Liquid cytology is recommended as the “gold standard” for examining smears from the mucous membrane of the cervical canal and the vaginal part of the uterus during screening and dispensary examinations of women with the aim of early diagnosis and prevention of cervical cancer.

Liquid cytology has a number of advantages over the traditional method of preparing a smear from the mucous membrane of the cervix, including:

  • improved quality of the cytological smear;
  • long shelf life of the obtained biomaterial due to a special solution PreservCyt, which prevents premature drying of cells;
  • quick preparation of the drug;
  • preparation of a standardized multilayer smear;
  • the possibility of carrying out additional diagnostic methods (for example, HPV tests) without repeated gynecological examination.

Advantages and Disadvantages of Traditional Cytology and Liquid Cytology

traditional cytological examination

liquid cytology

Advantages

it is possible to evaluate the drug in terms of flora, the presence or absence of criteria for inflammation (leukocytes, microflora, etc.)).

100% hit of collected material for research

Cells retain both morphological and molecular biological properties

Minimizing the ingress of mucus, elements of inflammation, elements of peripheral blood

Automation and standardization of the smear preparation and staining process

High quality prepared monolayer preparations

Possibility of additional studies without repeated sampling (HPV test)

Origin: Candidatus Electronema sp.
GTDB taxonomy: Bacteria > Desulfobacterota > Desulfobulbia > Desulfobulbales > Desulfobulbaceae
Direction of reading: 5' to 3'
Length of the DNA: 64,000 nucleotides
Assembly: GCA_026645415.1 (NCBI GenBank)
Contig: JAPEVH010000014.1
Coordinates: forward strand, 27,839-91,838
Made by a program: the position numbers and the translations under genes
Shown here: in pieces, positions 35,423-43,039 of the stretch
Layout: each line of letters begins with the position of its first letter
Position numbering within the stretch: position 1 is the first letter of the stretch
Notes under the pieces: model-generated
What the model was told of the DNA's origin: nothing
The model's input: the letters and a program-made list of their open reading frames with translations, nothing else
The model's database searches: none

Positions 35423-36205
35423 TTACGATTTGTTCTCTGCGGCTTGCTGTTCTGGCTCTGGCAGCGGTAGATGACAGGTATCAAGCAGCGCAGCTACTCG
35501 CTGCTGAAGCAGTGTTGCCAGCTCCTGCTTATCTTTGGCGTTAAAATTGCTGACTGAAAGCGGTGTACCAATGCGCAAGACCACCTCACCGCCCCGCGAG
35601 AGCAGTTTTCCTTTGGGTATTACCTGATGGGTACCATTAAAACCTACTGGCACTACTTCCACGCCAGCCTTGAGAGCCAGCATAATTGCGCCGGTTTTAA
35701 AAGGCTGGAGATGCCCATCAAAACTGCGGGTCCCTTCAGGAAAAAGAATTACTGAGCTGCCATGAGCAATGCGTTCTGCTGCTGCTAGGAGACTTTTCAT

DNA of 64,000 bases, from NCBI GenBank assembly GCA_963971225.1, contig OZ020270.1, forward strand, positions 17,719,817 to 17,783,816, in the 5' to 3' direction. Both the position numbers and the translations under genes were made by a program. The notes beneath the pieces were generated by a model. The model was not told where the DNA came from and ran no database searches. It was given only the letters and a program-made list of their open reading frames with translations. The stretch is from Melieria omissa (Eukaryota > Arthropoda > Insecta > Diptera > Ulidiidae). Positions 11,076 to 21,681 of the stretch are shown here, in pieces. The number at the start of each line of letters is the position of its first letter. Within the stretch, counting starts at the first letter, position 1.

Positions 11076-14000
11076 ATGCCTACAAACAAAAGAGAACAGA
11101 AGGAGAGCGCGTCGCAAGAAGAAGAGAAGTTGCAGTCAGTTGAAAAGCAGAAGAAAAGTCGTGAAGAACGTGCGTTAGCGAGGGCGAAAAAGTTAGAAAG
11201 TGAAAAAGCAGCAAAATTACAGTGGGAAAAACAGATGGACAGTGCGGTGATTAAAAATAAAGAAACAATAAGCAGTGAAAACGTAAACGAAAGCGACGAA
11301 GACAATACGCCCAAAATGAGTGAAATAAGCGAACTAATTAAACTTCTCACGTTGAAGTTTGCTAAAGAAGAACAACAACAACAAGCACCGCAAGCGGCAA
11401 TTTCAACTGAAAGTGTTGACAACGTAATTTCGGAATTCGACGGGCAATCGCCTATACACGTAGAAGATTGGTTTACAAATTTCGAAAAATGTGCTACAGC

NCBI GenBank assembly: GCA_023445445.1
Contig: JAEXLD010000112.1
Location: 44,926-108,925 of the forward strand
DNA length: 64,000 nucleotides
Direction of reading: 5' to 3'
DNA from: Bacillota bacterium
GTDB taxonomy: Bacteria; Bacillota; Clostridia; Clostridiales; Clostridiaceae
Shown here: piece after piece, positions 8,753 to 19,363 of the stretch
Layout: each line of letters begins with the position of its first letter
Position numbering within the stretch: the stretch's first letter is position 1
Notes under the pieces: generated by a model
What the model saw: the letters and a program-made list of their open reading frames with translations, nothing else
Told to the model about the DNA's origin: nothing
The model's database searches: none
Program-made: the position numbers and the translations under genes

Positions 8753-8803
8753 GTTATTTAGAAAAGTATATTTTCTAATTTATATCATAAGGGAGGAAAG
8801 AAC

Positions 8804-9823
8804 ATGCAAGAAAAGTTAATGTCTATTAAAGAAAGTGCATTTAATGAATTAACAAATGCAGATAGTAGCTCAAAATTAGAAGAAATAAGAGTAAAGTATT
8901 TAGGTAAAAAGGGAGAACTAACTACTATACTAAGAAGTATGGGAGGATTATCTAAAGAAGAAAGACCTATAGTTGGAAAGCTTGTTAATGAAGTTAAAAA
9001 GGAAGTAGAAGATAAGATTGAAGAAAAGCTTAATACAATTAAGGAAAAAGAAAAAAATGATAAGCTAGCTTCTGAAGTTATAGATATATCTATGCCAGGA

Disadvantages

High content of mucus, elements of inflammation, elements of peripheral blood

Insufficient amount of cellular material in the smear due to improper transfer of the sample onto the slide (possible loss of a whole layer of cells)

Unrepresentative multilayer specimen (thick specimen), which may lead to incomplete staining of the material

Uneven distribution of biological material on glass

By minimizing the ingress of inflammatory elements during the sample preparation process, a smaller number of leukocytes can be determined in the preparation, a more scarce microflora

Cytological screening for cervical cancer is recommended for all women between the ages of 25 and 65. Late detection of precancerous conditions and the lack of the necessary treatment can lead to the development of cervical cancer.

For 48 hours before the study, stop douching, the use of intravaginal therapy and vaginal contraceptives, sex, colposcopy using a solution of acetic acid or Lugol.

Pap test, or Pap smear: what is it and when to do

Therefore, regular check-ups are not only important, but also necessary in order to be able to target cancer when it is still in its early stages.

The first of these examinations is the Pap smear, which detects the presence of a tumor or precancerous lesions by examining the cells of the cervix.

This is a simple, quick and painless test that is used by a healthcare professional to detect viral, bacterial or fungal infections.

What is cervical cancer?

Cervical cancer is caused by the papilloma virus (HPV), which is sexually transmitted.

Infection does not necessarily lead to the development of a tumor, since the body is able to fight the virus in about 90% of cases, and the presence of cellular changes does not necessarily indicate the presence of cancer.

However, there remains a 5% chance that mucosal changes caused by HPV infection will develop into cancer.

This is a long process that can take up to ten years, and therefore a Pap smear is essential to early detection of precancerous lesions and prevent them from developing into cancer.

Thus, when we talk about the Pap test, we are talking about a fundamental preventive tool that detects precancerous lesions that do not cause any visible symptoms in patients at an early stage of the disease.

For this reason, the Pap test saves the lives of many women every year and is considered the first screening test for the early diagnosis of cervical cancer.